China

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IT’S an incredible country, so vast, so much to see and for Shepparton couple, Bronwen and Michael Timothee, an adventure of a lifetime.

Flying into Shanghai they came face-to-face with the ancient and the new. This is China’s financial centre. Bronwen says there is a vibrant buzz as people go about their daily life.

They walked the Bund, the area that runs around the edge of the Huangpu River, to one side there are huge skyscrapers that announce the city’s wealth.

They went exploring on foot to the city’s water village with its canals and ancient bridges. You can shop here for everything from all the big brands to the local markets with restaurants and food stalls…they even saw on offer barbeque pig’s face.

The hop-on-hop-off bus was a good option taking you to all major sites, or you could sit back in the People’s Square and watch the world go by.

Bronwen says the Metro was easy to use as it was signed in English as well as Mandarin. It was clean, safe and for $1 you could travel the city.

Bronwen and Michael were impressed by how clean the city was. The people were welcoming and would try to talk with you in English.

It was time to leave Shanghai and travel by coach to Taizhou where they would board their cruise ship for the next 10 days on the Yangtze River.

On arrival at the cruise terminal the whole ship’s crew was out on deck to welcome them. Bronwen says the ship was very good and the cabins were big with large bathrooms, much bigger than other cruise ships.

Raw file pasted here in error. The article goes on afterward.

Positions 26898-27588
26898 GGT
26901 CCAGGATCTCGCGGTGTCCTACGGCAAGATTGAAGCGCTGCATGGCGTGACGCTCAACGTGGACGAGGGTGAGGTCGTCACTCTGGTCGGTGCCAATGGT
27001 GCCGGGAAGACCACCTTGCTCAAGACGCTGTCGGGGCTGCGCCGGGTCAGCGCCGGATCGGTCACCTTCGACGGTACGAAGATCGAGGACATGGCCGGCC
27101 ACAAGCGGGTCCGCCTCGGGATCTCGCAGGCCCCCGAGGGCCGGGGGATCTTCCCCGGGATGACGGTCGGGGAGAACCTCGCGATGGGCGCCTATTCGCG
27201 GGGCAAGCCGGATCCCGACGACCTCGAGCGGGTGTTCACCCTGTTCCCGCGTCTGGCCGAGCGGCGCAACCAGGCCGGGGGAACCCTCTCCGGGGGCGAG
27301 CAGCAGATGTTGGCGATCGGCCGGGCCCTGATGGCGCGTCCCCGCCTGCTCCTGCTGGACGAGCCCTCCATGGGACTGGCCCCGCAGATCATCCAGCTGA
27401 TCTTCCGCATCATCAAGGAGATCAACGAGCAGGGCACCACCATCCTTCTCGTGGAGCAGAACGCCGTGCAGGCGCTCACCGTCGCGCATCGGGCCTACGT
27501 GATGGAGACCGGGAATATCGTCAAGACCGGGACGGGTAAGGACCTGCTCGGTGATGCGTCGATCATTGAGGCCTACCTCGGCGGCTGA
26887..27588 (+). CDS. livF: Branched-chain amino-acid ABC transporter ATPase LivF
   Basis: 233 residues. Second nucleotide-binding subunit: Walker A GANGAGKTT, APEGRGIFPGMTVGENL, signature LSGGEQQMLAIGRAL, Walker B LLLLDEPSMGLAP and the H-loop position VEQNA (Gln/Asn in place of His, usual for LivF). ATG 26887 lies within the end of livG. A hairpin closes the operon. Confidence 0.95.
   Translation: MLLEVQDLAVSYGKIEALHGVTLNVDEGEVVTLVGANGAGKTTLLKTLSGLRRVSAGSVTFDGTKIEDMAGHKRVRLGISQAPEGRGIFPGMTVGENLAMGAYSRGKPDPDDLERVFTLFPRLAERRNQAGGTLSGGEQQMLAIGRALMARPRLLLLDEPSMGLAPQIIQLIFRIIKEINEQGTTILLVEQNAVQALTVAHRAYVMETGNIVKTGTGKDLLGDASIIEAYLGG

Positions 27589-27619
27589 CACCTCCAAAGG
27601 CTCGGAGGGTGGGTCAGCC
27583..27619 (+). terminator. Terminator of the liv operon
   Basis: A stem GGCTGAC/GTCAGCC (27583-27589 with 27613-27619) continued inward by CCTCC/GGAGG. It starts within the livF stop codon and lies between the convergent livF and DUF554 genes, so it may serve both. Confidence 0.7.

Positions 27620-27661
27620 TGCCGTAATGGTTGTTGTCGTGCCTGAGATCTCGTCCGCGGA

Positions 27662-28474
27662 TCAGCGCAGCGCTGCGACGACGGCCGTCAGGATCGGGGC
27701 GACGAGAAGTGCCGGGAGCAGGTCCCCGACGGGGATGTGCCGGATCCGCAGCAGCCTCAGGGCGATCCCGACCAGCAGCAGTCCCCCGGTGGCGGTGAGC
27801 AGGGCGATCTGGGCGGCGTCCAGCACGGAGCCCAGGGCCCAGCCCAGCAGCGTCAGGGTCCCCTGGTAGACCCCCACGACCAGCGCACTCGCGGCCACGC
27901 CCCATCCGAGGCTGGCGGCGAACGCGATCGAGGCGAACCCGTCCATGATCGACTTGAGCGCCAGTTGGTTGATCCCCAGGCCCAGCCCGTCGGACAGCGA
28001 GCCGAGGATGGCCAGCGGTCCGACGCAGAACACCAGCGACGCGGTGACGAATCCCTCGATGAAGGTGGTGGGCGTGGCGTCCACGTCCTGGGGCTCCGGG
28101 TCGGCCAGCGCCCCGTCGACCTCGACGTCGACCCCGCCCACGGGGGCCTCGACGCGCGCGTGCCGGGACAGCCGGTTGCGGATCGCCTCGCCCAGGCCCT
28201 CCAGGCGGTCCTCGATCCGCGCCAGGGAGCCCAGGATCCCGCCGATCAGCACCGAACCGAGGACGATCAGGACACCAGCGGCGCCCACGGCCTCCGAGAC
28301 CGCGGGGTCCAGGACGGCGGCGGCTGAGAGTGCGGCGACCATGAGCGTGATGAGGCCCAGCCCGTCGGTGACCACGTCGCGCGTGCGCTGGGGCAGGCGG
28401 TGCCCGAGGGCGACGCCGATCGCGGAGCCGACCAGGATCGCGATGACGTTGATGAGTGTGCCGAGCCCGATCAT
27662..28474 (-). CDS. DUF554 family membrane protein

As they sailed along the Yangtze they were amazed at the large number of vessels plying the waters; barges, tankers, other cruise ships and on the banks there were huge cities all with their own local take on local life.

The food on board would reflect local delicacies of each area they visited along with western food. They stopped at one area known as the Yellow Mountain.

You took a cable car to the top for the spectacular views and then walk down greeting hikers along the way. They were told it was 60,000 steps if you walked to the top and that’s just what all the porters had to do to take everything to the resorts on top.

Of a night they would sit in the lounge on the top of their ship and watch the world go by with the rivers’ many bridges lit for the occasion or attend one of the many floor shows on board.

They sailed past the three gorges with its huge hydro-electric scheme and sailed through the five locks that take you to different levels of the Yangtze. Now in the river’s upper reaches they visited a number of towns along the way.

Leaving their river cruise they headed to Chongqing to see the giant pandas. Bronwen says they were just wonderful. The pandas were part of a special breeding program as were many other animals including tigers and colourful birds.

Now on to Xi’an where they saw the famous entombed warriors. Discovered 40 years ago by a farmer digging a well, the roughly 7,000 terracotta warriors are an amazing sight. Each one is individual; a different face and pose sets them apart and they stand in rows to protect their emperor in his afterlife.

They now boarded the high speed train to Beijing. It travels at over 300km/h, but Bronwen says it feels like you are not moving as the ride is so smooth. Five and a half hours later they were in the capital.

Yes they saw the Tiananmen Square where locals would ask if they would pose for a photo with them, then the Forbidden City with its vast pagodas and rooms for the emperor and his concubines and displays of vast wealth.

They went on a night walk of the city’s night markets, and then a day trip to the Great Wall. You are invited to walk the top of the wall to the various towers but it’s a big climb.

Then back in Beijing and a visit to the Summer Palace with its beautiful buildings, covered walkways and a huge lake.

It was a fascinating holiday and both Bronwen and Michael loved the experience; so much to see and do.

Now back home in Shepparton they still have lots of photos to remember China by and would recommend it as an experience of a lifetime.

Until next time,

Safe Travel’n,

Geoff Vallance